This article covers one nifty trick I’ve been using lately in these cases that lets you review exactly the conflict resolution, while ignoring the mountains of changes that don’t represent any conflicts (and can thus be safely ignored).
Check out the PR locally
If you haven’t done this before, you can just add the author’s remote (provided they’re using a fork, otherwise you can skip this step) like so:
$ git remote add nico https://github.com/nico/repo.git
Then we can fetch the PR branch, let’s assume it’s called
fix-merge-conflicts and it was merging
master, fixing the conflicts along the way:
$ git fetch nico fix-merge-conflicts $ git checkout fix-merge-conflicts
Assess the situation
git log should indicate they’ve merged a couple branches. The commit hashes are the key bits here.
$ git log -1 HEAD commit a9c9ed7gcc0a76670d86df4b732f1f219ccb48de (HEAD -> fix-merge-conflicts) Merge: aecf730802 ba9918dad5 Author: Bloodninja <email@example.com> Date: Mon Apr 8 12:32:38 2019 +0000 Merge remote-tracking branch 'branch-with-conflicts'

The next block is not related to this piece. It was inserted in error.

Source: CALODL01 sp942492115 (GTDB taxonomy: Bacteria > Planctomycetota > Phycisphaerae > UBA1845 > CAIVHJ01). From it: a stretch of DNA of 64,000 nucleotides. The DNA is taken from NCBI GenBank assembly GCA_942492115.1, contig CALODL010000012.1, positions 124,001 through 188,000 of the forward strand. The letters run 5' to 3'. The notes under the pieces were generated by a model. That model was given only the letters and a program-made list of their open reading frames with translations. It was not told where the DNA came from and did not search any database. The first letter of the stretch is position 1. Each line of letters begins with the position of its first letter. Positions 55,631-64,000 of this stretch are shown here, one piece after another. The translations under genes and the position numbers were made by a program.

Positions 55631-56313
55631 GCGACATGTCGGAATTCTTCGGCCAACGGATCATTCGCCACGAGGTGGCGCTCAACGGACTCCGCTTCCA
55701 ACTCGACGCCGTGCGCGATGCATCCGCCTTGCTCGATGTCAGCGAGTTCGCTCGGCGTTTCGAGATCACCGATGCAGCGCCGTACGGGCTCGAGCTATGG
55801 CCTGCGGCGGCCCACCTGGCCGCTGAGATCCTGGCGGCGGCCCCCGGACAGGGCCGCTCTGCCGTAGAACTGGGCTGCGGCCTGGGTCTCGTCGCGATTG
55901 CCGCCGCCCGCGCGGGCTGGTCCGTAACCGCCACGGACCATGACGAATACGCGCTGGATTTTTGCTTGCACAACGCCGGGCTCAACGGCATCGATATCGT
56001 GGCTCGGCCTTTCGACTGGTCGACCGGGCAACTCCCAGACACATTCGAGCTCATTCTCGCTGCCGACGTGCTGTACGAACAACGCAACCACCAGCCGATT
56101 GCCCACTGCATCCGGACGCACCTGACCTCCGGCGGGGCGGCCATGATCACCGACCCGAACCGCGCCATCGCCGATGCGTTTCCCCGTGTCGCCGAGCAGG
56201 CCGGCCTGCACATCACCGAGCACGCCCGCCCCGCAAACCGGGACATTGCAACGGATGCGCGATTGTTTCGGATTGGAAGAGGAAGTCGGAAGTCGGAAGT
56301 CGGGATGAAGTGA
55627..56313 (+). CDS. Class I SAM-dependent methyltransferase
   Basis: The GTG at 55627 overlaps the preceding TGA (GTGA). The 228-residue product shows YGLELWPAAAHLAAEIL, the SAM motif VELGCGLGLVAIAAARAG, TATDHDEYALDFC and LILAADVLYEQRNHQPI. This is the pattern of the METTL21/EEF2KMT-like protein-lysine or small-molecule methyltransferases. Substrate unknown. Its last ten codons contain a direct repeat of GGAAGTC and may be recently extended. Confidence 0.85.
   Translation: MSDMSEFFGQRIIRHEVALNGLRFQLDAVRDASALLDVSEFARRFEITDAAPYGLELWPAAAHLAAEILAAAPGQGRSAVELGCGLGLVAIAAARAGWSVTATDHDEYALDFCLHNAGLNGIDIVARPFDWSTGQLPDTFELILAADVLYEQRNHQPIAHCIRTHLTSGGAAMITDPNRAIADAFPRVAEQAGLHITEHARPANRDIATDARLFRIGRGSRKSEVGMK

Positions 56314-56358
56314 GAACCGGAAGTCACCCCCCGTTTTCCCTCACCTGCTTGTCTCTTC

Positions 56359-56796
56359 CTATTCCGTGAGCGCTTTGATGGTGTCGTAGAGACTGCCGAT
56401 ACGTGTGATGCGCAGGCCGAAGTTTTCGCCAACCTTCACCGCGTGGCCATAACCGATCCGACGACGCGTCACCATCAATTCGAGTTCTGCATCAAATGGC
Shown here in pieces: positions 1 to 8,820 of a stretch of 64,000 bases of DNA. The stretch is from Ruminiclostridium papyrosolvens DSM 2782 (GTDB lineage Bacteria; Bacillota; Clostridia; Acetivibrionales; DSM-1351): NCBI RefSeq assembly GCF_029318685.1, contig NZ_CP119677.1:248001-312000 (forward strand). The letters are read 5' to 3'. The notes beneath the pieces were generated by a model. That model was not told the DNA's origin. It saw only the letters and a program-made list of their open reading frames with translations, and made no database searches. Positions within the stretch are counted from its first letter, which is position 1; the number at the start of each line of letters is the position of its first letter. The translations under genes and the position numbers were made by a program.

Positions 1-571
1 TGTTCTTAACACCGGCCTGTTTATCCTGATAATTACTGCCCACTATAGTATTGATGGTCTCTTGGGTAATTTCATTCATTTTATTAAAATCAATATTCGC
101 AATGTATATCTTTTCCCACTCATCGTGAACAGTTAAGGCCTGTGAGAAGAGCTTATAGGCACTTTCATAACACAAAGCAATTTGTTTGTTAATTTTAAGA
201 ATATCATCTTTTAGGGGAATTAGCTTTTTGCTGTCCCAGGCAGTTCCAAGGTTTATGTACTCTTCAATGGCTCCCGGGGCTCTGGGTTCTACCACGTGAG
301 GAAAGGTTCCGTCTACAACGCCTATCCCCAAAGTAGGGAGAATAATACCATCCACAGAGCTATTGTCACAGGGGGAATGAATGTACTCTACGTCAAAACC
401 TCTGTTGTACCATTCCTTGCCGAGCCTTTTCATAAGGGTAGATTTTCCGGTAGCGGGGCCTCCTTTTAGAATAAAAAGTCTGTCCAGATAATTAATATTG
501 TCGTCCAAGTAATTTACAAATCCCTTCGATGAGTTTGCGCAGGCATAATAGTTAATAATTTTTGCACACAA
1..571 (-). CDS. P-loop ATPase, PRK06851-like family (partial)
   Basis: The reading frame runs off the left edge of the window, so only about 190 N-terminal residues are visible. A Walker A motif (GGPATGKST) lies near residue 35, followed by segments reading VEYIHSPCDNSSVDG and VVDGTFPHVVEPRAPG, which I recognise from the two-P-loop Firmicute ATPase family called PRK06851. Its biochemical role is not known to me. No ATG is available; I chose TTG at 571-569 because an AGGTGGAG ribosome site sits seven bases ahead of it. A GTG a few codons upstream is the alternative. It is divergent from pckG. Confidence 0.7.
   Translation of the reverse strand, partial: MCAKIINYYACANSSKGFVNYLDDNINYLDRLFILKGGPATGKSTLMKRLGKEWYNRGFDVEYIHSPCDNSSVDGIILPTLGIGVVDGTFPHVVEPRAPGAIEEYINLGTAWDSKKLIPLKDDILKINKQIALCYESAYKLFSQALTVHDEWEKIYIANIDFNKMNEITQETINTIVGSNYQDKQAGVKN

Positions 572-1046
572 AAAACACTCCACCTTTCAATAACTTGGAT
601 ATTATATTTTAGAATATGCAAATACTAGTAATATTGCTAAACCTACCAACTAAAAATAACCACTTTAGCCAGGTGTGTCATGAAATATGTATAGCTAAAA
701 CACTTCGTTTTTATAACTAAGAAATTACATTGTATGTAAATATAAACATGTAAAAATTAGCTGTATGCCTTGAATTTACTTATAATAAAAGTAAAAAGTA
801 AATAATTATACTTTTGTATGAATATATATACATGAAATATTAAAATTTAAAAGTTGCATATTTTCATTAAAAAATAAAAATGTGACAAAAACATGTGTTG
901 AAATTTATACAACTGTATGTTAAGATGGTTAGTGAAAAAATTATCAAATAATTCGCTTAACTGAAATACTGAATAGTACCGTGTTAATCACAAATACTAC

And now we can verify that these indeed belong to each of the branches we care about:
$ git branch --contains=aecf730802 master * fix-merge-conflicts $ git branch --contains=ba9918dad5 branch-with-conflicts * fix-merge-conflicts
Now for the magic
git checkout -b what-were-they-thinking git reset --hard aecf730802 git merge --no-ff ba9918dad5 # this will conflict git add . git commit -m WIP
At this point,
what-were-they-thinking is the version of the conflict resolution where you just committed things exactly as
git merge left them, conflict markers and all.
And, presto, the following command lets you see exactly what they did.
git diff what-were-they-thinking fix-merge-conflicts
Obviously all the commit hashes, branch names, and the author are made up here, and you’ll have to use the actual output you get in each command to feed that into the following command, but you already knew that so I’ll just stop mansplaining and typing these words now!
Do you have any other quick and dirty tricks like this that would blow most people’s minds? This one certainly blew my mind, although I can’t claim credit for it. All credit goes to my brilliant co-worker Joe Gallo, who taught me this nifty trick and is a